A man who helped carry out the dragging death of James Byrd Jr. – one of the most horrific hate crimes in modern American history – was executed by injection on Wednesday evening in a Texas prison.
John William King, 44, was one of three men convicted for the murder. He is the second person to die for the crime that made news around the world and helped inspire Congress to pass federal hate crime legislation.
King was pronounced dead at 7:08 p.m. (8:08 p.m. ET) at Texas State Penitentiary at Huntsville.
According to Jeremy Desel with the Texas Department of Criminal Justice, King had his eyes closed and replied “No” to the warden when asked whether he had any last words.
King did give a written statement that said, “Capital Punishment: Them without the capital get the punishment.”
Desel said the execution was delayed because the case went to the US Supreme Court before moving ahead at 6:56 p.m.
Clara Byrd Taylor said while watching her brother’s killer die she felt nothing.
“There was no sense of relief,” she said.
She called the execution a “just punishment.”
King showed no remorse, not Wednesday, not ever, she said.
The killer had his eyes closed the entire time he was on the gurney, Desel said, and only moved once, taking one deep breath as the execution started.
Dragged for nearly 3 miles
Byrd’s acquaintances told police they’d seen Byrd, who was black, at a party the night of June 6, 1998, that he’d left around 2 a.m. and was later seen riding in the bed of a pickup with three white men in the cab.
Authorities said King, Lawrence Russell Brewer and Shawn Berry picked up Byrd and drove him to a secluded area where they beat him and spray-painted his face before tying a logging chain around his ankles and dragging him behind a pickup truck for almost 3 miles.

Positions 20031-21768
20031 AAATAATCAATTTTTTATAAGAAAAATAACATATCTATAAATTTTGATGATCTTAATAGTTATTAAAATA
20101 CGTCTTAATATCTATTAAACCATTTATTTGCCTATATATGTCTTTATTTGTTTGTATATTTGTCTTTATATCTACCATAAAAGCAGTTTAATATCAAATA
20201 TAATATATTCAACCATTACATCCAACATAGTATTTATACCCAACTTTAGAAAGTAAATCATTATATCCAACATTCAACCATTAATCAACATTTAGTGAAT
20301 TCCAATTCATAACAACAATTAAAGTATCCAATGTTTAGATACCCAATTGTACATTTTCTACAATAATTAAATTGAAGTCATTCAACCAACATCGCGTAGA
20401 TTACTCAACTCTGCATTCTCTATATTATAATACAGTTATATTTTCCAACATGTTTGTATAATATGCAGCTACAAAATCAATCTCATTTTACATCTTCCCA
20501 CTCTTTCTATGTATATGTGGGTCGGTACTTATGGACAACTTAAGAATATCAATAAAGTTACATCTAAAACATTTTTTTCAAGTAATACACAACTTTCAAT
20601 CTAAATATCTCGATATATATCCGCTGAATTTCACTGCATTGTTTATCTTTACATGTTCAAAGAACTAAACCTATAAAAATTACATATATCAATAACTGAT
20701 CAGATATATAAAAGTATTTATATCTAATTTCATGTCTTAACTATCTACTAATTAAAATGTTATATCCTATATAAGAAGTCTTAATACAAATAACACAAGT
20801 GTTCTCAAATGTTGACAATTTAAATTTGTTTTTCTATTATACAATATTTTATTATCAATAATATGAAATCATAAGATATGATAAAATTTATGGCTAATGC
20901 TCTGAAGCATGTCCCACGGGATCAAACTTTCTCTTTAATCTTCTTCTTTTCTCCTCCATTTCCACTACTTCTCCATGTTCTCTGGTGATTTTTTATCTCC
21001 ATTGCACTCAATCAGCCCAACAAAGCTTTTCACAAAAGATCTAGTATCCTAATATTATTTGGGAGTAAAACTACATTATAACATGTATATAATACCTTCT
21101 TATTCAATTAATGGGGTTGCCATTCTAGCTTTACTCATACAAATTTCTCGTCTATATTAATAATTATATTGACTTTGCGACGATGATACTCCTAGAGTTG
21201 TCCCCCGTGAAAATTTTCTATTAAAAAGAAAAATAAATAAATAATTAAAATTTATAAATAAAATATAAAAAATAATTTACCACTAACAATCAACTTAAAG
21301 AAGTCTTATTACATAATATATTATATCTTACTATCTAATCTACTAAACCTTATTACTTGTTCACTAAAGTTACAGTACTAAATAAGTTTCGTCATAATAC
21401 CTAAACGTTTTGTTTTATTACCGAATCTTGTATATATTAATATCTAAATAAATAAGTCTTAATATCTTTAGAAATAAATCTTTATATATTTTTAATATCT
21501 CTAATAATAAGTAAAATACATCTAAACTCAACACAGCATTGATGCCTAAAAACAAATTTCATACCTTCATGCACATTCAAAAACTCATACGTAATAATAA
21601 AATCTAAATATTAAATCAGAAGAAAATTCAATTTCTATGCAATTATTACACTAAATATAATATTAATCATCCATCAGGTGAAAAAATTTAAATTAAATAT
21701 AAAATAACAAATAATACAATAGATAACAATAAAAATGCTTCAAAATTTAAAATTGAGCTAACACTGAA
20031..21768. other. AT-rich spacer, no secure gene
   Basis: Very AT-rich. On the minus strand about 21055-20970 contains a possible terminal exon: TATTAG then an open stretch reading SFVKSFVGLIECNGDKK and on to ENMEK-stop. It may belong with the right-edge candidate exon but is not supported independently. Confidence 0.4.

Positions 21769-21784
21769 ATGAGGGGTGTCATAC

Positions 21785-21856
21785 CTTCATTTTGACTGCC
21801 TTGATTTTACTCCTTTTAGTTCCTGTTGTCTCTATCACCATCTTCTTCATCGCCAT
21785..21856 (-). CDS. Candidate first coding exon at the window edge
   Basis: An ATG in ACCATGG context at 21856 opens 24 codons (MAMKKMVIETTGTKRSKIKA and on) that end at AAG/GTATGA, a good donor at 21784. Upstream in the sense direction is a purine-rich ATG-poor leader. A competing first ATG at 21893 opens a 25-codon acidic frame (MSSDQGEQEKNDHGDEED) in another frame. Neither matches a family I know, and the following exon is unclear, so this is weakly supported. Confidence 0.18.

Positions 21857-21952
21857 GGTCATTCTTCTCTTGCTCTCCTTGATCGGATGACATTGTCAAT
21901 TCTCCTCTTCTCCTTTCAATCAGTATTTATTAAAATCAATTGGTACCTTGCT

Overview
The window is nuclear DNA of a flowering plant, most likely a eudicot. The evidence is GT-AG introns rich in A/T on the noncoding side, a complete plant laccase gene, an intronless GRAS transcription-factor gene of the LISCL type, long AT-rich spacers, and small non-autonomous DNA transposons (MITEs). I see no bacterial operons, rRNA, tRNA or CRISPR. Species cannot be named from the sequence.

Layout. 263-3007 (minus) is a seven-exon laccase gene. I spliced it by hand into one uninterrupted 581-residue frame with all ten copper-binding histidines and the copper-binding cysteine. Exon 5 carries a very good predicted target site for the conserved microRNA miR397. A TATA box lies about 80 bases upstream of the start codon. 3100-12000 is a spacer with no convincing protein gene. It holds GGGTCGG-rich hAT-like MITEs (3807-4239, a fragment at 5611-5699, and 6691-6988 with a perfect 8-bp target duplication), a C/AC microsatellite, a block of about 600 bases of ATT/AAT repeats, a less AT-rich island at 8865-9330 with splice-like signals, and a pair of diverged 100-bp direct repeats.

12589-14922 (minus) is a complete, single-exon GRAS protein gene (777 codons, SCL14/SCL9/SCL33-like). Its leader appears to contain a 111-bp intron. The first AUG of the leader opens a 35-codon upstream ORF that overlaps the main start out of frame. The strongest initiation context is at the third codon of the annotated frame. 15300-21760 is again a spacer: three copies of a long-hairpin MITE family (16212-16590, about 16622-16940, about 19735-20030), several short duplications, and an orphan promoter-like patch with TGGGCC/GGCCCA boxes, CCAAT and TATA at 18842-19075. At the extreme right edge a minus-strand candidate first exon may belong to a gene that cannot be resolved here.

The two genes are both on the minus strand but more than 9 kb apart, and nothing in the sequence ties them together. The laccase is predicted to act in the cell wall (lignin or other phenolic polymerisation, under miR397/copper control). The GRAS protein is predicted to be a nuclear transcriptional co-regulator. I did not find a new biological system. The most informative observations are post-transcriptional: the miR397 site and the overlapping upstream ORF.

While most murders are brutal, the viciousness of Byrd’s killing shocked the world. NBA star Dennis Rodman came forward to pay for Byrd’s funeral. Filmmakers produced multiple documentaries. Artists including Geto Boys, Drive-By Truckers and Will Smith referenced the violent saga in their songs. Maryland poet laureate Lucille Clifton penned an ode to Byrd.
Most importantly, the 49-year-old’s slaying spurred Texas and Congress to push through hate crime legislation. The federal act is often associated with the killing of Matthew Shepard, a gay student beaten to death in Wyoming, but the full name of the law is the Matthew Shepard and James Byrd Jr. Hate Crimes Prevention Act.
King had long maintained his innocence, once sending a letter to the Dallas Morning News that would later be used against him. He had said the evidence presented in his case was circumstantial and that Berry was solely responsible for Byrd’s death.
King has repeatedly appealed his guilty verdict, claiming ineffective assistance from his counsel, but a federal appeals court upheld his conviction last year, and the US Supreme Court declined to hear his case in October.
Though the motive was never specifically outlined, race was a theme in King’s trial. Prosecutors presented evidence that King had been an “exalted cyclops” of the white supremacist Confederate Knights of America and regularly drew lynching scenes.
King was the third prisoner executed in Texas this year, after cop killer Robert Mitchell Jennings and triple murderer Billie Wayne Coble.
CNN’s Jamiel Lynch contributed to this report.